People who travel to the Blue Ridge Parkway near Asheville, N.C., are not just stretching their legs for a hike among its many forested trails or snapping selfies in front of mountain overlooks.
They are dipping heavily into their wallets, according to the Citizen Times.
That’s according to the latest annual economic impact report released by the National Park Service at the end of April. It shows the Blue Ridge Parkway and Great Smoky Mountains National Park were Number 1 and 2 when it comes to visitor spending and overall economic impact .
But in a strange dichotomy, the parks, which are also the most-visited of all 417 national park sites, are facing severe deficits in funding to maintain roads, bridges, buildings, campgrounds and water and communication systems. The extent of that deferred maintenance work has drawn sharp criticism and a call to action from national park advocates.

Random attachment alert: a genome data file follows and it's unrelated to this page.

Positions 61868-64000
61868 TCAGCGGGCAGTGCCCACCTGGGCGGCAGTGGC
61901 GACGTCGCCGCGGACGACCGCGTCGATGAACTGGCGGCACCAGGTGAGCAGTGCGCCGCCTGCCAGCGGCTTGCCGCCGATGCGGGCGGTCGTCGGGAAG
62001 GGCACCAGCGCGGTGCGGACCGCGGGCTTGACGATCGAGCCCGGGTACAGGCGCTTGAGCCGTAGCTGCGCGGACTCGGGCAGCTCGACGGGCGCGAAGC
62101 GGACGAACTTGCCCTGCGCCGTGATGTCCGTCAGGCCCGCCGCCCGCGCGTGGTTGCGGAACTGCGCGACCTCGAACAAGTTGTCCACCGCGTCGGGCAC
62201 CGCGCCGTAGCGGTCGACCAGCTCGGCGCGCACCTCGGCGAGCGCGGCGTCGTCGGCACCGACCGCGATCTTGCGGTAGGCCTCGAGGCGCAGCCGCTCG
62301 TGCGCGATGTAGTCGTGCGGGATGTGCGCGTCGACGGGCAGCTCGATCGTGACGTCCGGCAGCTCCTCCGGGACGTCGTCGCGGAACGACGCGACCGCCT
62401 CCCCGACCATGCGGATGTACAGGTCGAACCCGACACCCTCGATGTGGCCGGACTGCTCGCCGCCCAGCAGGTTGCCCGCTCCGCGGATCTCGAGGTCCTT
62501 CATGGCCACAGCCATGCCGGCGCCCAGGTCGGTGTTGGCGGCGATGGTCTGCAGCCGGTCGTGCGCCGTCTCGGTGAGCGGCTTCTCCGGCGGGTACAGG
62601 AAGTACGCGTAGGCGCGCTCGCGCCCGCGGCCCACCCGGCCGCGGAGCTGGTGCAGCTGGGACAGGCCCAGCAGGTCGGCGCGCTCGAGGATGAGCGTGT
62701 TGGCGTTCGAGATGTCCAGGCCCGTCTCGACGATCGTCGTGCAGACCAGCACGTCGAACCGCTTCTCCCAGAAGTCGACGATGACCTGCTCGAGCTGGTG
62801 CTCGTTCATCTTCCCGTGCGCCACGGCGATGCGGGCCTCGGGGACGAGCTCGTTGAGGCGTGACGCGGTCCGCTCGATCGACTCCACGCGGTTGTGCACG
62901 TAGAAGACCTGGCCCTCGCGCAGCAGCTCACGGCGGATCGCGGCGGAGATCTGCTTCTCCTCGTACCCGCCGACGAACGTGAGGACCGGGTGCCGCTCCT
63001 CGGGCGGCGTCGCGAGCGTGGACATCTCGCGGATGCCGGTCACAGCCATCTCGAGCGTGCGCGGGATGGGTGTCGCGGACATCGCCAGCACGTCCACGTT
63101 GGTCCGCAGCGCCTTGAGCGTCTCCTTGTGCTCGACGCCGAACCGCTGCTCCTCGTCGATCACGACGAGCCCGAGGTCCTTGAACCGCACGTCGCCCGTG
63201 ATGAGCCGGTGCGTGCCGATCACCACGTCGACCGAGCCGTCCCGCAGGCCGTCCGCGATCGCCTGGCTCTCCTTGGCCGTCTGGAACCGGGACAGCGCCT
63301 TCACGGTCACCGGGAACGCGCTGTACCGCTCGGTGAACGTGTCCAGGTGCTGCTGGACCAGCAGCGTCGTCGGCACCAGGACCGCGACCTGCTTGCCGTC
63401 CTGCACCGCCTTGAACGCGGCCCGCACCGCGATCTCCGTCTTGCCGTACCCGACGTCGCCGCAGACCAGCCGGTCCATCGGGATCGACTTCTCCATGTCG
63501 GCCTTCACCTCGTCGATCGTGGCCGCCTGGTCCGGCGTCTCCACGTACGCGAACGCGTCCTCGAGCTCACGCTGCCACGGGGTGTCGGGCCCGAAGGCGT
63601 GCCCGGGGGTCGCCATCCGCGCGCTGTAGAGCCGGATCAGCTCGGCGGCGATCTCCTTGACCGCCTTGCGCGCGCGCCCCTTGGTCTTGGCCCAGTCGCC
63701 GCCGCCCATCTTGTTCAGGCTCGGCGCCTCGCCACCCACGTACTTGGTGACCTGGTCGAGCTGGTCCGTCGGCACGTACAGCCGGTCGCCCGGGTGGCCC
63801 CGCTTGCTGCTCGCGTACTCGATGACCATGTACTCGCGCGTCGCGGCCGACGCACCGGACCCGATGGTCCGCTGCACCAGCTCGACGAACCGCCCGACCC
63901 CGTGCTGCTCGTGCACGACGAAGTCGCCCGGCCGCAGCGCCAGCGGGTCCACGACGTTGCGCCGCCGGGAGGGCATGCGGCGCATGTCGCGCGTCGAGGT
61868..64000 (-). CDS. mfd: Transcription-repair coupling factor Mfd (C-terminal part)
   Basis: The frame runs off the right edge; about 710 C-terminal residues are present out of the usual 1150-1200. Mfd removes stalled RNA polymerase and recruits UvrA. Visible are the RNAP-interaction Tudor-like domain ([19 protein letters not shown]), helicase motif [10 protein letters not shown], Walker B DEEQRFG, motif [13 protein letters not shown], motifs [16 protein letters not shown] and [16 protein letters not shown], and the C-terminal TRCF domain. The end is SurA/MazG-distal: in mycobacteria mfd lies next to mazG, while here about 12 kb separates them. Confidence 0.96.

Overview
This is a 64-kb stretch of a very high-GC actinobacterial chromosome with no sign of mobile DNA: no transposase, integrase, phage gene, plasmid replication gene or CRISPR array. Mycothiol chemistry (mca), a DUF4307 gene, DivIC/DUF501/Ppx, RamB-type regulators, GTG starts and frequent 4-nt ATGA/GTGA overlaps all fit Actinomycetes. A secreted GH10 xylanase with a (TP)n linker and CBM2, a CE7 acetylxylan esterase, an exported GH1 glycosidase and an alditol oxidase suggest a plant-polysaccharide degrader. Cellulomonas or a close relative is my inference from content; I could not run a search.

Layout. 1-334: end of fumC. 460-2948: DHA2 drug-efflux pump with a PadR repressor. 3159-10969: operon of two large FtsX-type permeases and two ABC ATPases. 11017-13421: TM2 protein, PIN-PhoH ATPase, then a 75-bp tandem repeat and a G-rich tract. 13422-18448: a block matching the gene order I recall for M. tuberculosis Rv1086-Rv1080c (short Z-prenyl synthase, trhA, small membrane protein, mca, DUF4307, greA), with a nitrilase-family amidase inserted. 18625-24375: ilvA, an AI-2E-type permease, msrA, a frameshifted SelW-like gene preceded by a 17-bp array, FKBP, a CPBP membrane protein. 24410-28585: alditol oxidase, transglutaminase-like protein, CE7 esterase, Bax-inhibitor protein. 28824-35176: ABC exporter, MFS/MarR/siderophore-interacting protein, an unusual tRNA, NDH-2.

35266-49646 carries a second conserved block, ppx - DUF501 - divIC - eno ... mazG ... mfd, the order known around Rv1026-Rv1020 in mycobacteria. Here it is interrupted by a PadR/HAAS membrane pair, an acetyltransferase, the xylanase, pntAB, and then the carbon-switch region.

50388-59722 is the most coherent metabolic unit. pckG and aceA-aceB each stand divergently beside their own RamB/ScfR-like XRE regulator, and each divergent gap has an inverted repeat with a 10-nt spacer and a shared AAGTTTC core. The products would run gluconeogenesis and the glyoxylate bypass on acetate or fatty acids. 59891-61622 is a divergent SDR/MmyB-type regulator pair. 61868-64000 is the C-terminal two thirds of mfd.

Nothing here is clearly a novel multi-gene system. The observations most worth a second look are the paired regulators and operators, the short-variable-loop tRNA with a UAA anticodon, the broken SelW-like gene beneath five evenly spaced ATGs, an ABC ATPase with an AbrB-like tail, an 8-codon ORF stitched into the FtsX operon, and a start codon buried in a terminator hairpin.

The “2017 National Park Visitor Spending Effects” report shows 16.1 million visitors to the parkway, which covers 469 miles from Cherokee to Shenandoah National Park in Virginia, spent slightly more than $1 billion in communities near the park.
The spending supported 15,400 jobs and had a cumulative economic benefit of $1.4 billion. That is up from $1.3 billion in 2016. But at the same time, the parkway faces nearly a half-billion dollars in deferred maintenance.
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